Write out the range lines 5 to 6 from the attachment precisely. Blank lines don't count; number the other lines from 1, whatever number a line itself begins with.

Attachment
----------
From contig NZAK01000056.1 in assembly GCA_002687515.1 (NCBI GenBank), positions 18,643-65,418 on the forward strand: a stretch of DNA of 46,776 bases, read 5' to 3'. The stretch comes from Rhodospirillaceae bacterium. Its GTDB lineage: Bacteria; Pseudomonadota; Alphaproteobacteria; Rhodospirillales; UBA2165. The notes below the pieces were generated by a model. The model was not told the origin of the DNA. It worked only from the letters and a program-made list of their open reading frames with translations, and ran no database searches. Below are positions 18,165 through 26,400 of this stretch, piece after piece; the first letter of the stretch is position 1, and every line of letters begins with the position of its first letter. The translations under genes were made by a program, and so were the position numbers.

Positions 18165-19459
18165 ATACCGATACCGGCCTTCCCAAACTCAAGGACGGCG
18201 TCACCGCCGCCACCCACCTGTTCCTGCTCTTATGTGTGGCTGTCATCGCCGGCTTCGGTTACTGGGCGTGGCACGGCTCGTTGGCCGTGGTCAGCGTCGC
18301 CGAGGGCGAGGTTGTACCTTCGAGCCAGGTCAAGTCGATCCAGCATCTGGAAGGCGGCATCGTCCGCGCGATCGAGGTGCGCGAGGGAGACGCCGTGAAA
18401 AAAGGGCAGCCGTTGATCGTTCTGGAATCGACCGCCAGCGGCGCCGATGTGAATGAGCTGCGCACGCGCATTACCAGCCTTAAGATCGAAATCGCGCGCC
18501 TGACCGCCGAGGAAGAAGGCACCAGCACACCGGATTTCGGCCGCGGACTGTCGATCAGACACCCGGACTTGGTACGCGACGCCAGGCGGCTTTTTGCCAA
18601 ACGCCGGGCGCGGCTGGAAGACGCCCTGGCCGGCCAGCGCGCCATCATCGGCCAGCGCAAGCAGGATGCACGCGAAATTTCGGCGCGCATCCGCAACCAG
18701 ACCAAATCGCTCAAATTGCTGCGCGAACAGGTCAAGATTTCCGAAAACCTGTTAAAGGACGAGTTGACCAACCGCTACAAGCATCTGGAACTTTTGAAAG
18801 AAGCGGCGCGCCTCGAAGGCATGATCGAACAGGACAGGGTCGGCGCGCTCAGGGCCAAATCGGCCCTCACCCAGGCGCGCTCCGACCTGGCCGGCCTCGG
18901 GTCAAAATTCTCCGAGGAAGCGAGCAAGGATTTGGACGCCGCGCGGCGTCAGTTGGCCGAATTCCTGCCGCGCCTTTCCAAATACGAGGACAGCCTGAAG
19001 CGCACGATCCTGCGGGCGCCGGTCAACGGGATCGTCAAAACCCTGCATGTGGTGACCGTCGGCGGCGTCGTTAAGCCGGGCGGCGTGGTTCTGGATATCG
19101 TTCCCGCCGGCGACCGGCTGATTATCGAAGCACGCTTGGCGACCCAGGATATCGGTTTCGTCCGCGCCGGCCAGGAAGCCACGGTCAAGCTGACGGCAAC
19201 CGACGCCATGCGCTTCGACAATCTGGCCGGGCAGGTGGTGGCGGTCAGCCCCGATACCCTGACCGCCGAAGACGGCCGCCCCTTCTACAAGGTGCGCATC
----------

18301 CGAGGGCGAGGTTGTACCTTCGAGCCAGGTCAAGTCGATCCAGCATCTGGAAGGCGGCATCGTCCGCGCGATCGAGGTGCGCGAGGGAGACGCCGTGAAA
18401 AAAGGGCAGCCGTTGATCGTTCTGGAATCGACCGCCAGCGGCGCCGATGTGAATGAGCTGCGCACGCGCATTACCAGCCTTAAGATCGAAATCGCGCGCC